A farmers market is a market for farmers — unless it isn’t.

Precisely what constitutes a farmers market — and who should and should not use the term to promote and sell fruits, vegetables and other fresh products — is a growing debate across the food industry.

Retailers use 'farmers market' signs and complaints fly

Pamela Riemenschneider

Produce on display at the Dallas Farmers Market is a mixed bag of local, wholesale and retail during the winter months.

The discussion intensified in recent months after two of the biggest U.S. grocery chains, Pleasanton, Calif.-based Safeway Inc., and Albertsons, a unit of Eden Prairie, Minn.-based Supervalu Inc., hung “farmers market” signs and banners at stores in the Pacific Northwest to promote fresh produce.

Some farmers markets groups have a problem with that, saying large corporations shouldn’t be moving in on what’s traditionally been a means for small- to medium-sized growers to sell directly to consumers in their geographic vicinity.

Co-opted phrase

“We are seeing increasing interest on the part of large retailers trying to align themselves with farmers markets,” said Stacy Miller, executive director of Cockeysville, Md.-based Farmers Market Coalition.

There have been “a lot of complaints coming to us where people really feel the integrity of farmers market is being compromised by these efforts,” she said.

“There is certainly a risk of co-opting the term ‘farmers market’” and potentially misleading consumers, Miller said.

Much like the debate over what is and isn’t “locally grown,” growers, shippers and retailers are wrangling over definitions and proper use of farmers markets terminology as the popularity of the formats surged in recent years.

Nationwide, there are 6,132 operational farmers markets this year, up 16% from 2009 and more than triple the number during the mid-1990s, according to U.S. Department of Agriculture figures released in August.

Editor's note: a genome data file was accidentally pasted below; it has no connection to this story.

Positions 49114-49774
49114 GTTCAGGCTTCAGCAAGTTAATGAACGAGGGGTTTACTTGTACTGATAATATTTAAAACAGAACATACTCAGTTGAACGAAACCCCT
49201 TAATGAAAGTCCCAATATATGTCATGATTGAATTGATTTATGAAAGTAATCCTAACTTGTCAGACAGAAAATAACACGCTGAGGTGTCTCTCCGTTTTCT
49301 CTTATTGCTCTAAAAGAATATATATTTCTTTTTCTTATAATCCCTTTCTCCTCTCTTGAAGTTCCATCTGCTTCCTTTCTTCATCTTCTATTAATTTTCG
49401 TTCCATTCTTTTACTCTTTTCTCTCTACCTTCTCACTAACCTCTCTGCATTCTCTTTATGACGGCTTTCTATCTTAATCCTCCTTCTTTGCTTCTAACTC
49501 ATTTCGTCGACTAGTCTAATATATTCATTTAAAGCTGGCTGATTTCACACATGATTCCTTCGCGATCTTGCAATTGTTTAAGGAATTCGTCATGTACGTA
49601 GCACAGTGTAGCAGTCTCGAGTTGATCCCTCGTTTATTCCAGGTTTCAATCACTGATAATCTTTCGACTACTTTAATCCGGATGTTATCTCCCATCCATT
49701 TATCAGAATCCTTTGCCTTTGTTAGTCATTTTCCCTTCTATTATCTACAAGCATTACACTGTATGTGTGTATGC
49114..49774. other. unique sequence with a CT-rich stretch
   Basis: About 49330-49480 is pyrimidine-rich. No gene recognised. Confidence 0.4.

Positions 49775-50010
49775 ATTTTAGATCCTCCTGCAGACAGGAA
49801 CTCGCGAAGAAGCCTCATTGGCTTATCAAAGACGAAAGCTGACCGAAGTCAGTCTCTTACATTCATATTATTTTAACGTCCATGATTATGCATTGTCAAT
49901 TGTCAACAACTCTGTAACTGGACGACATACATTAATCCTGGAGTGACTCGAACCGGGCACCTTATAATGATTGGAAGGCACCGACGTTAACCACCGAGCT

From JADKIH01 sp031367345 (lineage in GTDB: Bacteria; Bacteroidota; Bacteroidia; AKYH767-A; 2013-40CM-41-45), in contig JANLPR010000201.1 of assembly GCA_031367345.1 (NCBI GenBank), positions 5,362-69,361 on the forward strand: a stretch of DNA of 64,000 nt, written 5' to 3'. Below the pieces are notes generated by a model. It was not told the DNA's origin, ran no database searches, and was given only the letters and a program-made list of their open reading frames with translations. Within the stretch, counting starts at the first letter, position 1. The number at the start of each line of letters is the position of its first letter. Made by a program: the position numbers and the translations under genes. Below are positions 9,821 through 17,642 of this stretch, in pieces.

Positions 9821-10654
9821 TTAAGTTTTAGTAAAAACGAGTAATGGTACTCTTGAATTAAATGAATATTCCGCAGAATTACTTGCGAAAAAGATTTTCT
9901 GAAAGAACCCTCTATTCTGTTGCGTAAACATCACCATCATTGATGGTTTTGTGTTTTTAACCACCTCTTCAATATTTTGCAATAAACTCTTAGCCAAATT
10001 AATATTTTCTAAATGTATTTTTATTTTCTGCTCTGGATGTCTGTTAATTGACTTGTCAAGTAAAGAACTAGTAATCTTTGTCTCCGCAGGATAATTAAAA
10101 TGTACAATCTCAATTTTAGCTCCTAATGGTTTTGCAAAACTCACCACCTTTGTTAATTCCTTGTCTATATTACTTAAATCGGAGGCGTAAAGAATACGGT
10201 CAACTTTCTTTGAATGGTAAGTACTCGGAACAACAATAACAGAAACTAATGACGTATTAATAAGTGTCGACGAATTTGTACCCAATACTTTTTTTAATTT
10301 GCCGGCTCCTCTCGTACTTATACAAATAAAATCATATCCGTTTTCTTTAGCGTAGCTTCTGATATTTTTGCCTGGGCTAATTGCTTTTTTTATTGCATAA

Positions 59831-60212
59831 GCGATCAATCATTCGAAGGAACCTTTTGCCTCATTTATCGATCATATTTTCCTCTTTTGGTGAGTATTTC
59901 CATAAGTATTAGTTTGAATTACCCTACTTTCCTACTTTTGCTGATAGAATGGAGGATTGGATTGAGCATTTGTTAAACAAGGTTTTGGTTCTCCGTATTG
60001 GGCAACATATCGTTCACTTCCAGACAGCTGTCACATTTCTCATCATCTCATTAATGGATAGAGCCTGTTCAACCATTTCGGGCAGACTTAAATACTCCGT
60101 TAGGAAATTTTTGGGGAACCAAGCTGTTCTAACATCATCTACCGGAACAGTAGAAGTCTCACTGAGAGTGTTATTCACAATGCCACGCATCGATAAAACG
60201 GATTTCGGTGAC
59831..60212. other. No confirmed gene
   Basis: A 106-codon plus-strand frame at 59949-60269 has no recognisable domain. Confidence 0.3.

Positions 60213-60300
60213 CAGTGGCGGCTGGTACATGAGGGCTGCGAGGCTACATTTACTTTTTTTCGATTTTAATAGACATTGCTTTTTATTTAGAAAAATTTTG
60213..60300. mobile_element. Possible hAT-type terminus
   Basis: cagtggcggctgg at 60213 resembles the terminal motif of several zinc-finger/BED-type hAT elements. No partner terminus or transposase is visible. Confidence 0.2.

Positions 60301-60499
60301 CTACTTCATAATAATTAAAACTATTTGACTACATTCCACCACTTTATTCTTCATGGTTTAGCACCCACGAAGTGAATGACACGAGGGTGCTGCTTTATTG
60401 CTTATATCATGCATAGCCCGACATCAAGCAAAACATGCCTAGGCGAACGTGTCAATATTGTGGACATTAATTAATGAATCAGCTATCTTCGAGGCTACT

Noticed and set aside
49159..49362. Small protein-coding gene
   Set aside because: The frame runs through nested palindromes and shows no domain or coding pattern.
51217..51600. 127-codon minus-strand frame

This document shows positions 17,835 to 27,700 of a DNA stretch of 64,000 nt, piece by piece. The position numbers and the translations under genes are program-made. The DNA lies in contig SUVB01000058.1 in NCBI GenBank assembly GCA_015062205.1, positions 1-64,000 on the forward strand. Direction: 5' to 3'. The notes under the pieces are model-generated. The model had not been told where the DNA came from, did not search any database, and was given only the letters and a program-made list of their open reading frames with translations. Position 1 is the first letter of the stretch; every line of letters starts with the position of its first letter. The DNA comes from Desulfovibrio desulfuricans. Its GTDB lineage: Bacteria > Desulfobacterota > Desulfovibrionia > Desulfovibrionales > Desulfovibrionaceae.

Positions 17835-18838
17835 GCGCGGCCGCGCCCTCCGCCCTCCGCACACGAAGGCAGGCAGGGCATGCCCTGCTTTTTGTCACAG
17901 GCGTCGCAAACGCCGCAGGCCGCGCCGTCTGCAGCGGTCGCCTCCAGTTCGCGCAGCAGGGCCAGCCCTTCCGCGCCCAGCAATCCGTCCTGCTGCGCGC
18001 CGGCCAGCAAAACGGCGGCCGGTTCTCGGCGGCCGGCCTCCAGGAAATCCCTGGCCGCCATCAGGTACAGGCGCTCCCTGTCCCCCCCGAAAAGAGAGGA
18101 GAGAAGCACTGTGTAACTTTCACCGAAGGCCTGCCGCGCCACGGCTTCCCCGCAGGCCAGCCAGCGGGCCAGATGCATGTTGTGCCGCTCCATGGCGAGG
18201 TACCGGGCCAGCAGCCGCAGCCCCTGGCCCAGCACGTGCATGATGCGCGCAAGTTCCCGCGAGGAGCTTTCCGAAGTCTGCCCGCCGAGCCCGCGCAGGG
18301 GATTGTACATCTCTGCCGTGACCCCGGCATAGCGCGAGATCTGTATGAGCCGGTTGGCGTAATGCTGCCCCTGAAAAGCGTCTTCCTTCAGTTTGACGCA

Farmers markets generated more than $1 billion in revenue in 2005, the most-recent year with available sales data.

At the federal level, the USDA provides information on starting and running farmers markets but doesn’t regulate the business or provide a specific definition.

That’s left it to states or state farmers market organizations to add clarity. California’s agriculture department certifies farmers markets, performing checks to ensure that growers are selling their own crops.

The Washington State Farmers Market Association, Suquamish, says the markets should include at least five growers selling their own products.

In May, the Farmers Market Coalition approved a baseline that focuses on the “mission of a farmers market rather than the specific logistics.”

A farmers market, according to the coalition, “operates multiple times per year and is organized for the purpose of facilitating personal connections that create mutual benefits for local farmers, shoppers and communities.”

The coalition’s objective is to “ensure that the farmers market consists principally of farms selling directly to the public products that the farms have produced,” according to the statement.

Still, that hasn’t prevented some grocery chains from trying to latch on to the popularity of farmers markets.

Stung by summer’s criticism

In June, Safeway posted “Farmers Market” signs above fresh produce displays in front of several stores in the Seattle area, and then changed the wording to “Outdoor Market” after local farmers market groups complained, the Wall Street Journal reported in September.

Over Labor Day weekend, Albertsons placed “Farmers Market” signs next to produce stands at about 200 stores in Idaho, Oregon and Washington, prompting complaints from the same groups, the Wall Street Journal reported.

Albertsons spokeswoman Lilia Rodriguez said the company will not use the term “farmers market” in future promotions but will continue to promote locally grown produce.

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“We will continue to do what we always do — offer our customers the freshest and best produce products during peak seasons from all of our sources, including local product that is grown within our own communities,” Rodriguez said. “We include local growers because we want to support our local economy and the community.”

A Safeway spokeswoman said the company has no plans to use the term “farmers market” for fresh produce promotions at its stores. A Supervalu spokesman didn’t respond to a message.

Representatives with The Kroger Co., Cincinnati, the largest U.S. grocery chain, also didn’t respond to messages.

Kathy Means, vice president of government relations and public relations for the Newark, Del.-based Produce Marketing Association, said retailers are perfectly within their rights to use “farmers market” in their promotions, noting that many fresh vegetables available at grocery stores come from local growers anyway.

The association’s more than 3,000 members include large U.S. food retailers.

“There’s a lot of variability in what’s considered a farmers market,” Means said. Additionally, retailers “have been using a farmers market approach as long as I’ve been going to grocery stores. It’s a legitimate marketing tactic.”